What Type of Filling is Best?

By June 22, 2015No Comments

When one or more cavities are discovered during a routine check up, fillings are the prescribed treatment. In the filling process, decayed portions of a tooth are removed and the empty area is filled.

There are several options when it come to the material used in fillings, but which should you choose? The factors to consider include the area being treated, the level of damage, dentist recommendations, cost and insurance coverage.

Gold Fillings

One of the biggest advantages to getting gold fillings is their durability. They are made of strong material that won’t corrode over time or wear down from the force of chewing. This means they can last for over ten years.

But that level of durability will cost you. Gold fillings are very expensive, costing more than ten times that of silver amalgam fillings. And it will take more time. Two office visits  rather than one are required to complete the process of getting gold fillings.

Gold fillings are also a matter of taste. Some find them aesthetically pleasing while others prefer something that blends in better with the rest of the tooth. Its all a matter of personal preference.

It may also be important to note the risk of Galvanic Shock which can occur if a gold filling is placed adjacent to a silver amalgam filling. The combination of both metals and saliva can create an electric current that can cause pain. This is a highly rare occurrence, but something to take into account nonetheless.

Silver Fillings

Silver fillings have many of the same advantages of gold fillings but come with a much lower price tag. They are also quite strong and can last at least ten years.

But there are some disadvantages to note. In order to provide a big enough space for a silver amalgam filling, extra bits of healthy tooth material may need to be cleared away along with the decay. Silver amalgam may also cause discoloration of the surrounding tooth, turning it a greyish hue. They can also lead to a higher rate of contraction and expansion which can cause cracks and fractures. Lastly, just as with gold fillings, they do not blend in well with the surrounding teeth.

Additionally, about 1% of the population is allergic to the mercury in silver amalgam. If you belong to this 1%, you’ll want to steer clear of silver amalgam.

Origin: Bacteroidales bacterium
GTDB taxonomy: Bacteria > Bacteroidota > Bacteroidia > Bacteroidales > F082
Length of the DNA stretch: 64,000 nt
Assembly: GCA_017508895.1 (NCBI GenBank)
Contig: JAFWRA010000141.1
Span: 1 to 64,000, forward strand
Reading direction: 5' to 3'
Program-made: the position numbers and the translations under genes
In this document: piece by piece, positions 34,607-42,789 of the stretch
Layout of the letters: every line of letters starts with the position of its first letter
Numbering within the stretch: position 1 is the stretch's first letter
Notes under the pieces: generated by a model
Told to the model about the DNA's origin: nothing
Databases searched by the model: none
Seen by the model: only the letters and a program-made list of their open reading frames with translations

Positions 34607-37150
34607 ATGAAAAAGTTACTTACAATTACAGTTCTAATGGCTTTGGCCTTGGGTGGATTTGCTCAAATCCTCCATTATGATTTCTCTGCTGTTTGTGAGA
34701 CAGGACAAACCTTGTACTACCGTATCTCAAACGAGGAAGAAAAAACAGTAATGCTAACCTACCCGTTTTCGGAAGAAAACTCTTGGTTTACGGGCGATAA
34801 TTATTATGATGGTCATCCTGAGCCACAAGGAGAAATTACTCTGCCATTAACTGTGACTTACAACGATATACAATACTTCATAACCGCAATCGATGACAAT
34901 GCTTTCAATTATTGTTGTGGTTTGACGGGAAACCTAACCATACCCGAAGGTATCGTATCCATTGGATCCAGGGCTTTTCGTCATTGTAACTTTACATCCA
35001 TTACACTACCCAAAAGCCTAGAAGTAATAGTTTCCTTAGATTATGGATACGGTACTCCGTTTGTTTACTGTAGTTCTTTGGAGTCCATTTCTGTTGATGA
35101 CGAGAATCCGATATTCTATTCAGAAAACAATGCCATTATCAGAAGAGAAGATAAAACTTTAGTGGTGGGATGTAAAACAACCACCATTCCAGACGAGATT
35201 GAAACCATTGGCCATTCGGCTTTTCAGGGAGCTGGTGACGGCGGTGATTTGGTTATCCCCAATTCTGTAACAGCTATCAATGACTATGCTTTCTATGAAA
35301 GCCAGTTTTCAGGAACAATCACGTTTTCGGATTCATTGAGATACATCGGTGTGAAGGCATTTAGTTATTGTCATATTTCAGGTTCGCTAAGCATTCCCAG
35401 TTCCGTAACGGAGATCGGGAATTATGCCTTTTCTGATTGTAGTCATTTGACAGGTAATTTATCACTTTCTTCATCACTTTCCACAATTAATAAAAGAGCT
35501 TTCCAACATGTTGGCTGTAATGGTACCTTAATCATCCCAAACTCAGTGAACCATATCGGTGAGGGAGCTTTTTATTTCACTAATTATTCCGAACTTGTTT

Tooth Colored Composites

The main advantage with composite fillings is their appearance. They can easily be matched to the color of the surrounding tooth, a particularly strong advantage when used on more visible front teeth.

Composites are, however, not incredibly durable. They cannot withstand chewing pressure as well as gold or silver fillings and can become chipped. All in all, they can only last about five years.

Depending on the type of filling, they can require multiple visits to apply. They also cost up to twice as much as amalgam fillings.

Ceramic Fillings

Gold, silver and composite fillings are the three most commonly used filling types but there are a few other less commonly used kinds. Ceramic fillings are made of porcelain and blend well with the tooth. They resist staining better than composite fillings but are more abrasive. They can last up to fifteen years and cost as much as gold fillings.

Glass Ionomer

Glass Ionomer is made of acrylic and glass. It is used in particular cases, usually in fillings below the gum line or for young children. Glass Ionomer has the added bonus of releasing fluoride to help protect against further decay. This type of filling costs about the same as a composite filling but usually doesn’t last quite as long.

Insurance Coverage

Most dental plans cover the cost of a composite filling up to the price of a silver filling, leaving the remaining difference up to you to pay so take that into consideration as you make your decision.


We hope this guide has helped make your decision process a little easier. For more personalized filling advice, be sure to stop by and speak with our dental team.

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